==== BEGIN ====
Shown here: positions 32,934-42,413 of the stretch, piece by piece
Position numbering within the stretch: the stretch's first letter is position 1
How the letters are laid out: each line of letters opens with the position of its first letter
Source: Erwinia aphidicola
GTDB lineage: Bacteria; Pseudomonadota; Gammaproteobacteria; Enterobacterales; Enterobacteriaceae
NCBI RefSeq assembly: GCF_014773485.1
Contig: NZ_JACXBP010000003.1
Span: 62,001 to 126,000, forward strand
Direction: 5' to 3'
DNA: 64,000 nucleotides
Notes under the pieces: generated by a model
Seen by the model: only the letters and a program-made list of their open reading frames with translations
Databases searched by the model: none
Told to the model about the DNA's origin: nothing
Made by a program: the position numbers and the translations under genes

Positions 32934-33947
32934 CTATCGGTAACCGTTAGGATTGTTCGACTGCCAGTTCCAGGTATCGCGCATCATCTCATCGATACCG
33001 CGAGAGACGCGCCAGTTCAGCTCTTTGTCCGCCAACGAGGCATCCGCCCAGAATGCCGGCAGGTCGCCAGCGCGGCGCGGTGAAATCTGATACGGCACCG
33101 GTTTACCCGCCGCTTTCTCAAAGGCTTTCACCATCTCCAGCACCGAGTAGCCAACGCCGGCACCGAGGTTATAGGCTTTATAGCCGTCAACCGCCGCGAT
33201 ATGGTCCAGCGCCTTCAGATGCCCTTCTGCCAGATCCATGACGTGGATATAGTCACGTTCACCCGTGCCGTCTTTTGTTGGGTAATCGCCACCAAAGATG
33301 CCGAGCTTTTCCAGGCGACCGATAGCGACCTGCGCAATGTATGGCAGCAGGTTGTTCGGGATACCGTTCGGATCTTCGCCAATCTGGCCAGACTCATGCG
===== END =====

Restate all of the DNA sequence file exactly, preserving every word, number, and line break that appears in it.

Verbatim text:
Shown here: positions 32,934-42,413 of the stretch, piece by piece
Position numbering within the stretch: the stretch's first letter is position 1
How the letters are laid out: each line of letters opens with the position of its first letter
Source: Erwinia aphidicola
GTDB lineage: Bacteria; Pseudomonadota; Gammaproteobacteria; Enterobacterales; Enterobacteriaceae
NCBI RefSeq assembly: GCF_014773485.1
Contig: NZ_JACXBP010000003.1
Span: 62,001 to 126,000, forward strand
Direction: 5' to 3'
DNA: 64,000 nucleotides
Notes under the pieces: generated by a model
Seen by the model: only the letters and a program-made list of their open reading frames with translations
Databases searched by the model: none
Told to the model about the DNA's origin: nothing
Made by a program: the position numbers and the translations under genes

Positions 32934-33947
32934 CTATCGGTAACCGTTAGGATTGTTCGACTGCCAGTTCCAGGTATCGCGCATCATCTCATCGATACCG
33001 CGAGAGACGCGCCAGTTCAGCTCTTTGTCCGCCAACGAGGCATCCGCCCAGAATGCCGGCAGGTCGCCAGCGCGGCGCGGTGAAATCTGATACGGCACCG
33101 GTTTACCCGCCGCTTTCTCAAAGGCTTTCACCATCTCCAGCACCGAGTAGCCAACGCCGGCACCGAGGTTATAGGCTTTATAGCCGTCAACCGCCGCGAT
33201 ATGGTCCAGCGCCTTCAGATGCCCTTCTGCCAGATCCATGACGTGGATATAGTCACGTTCACCCGTGCCGTCTTTTGTTGGGTAATCGCCACCAAAGATG
33301 CCGAGCTTTTCCAGGCGACCGATAGCGACCTGCGCAATGTATGGCAGCAGGTTGTTCGGGATACCGTTCGGATCTTCGCCAATCTGGCCAGACTCATGCG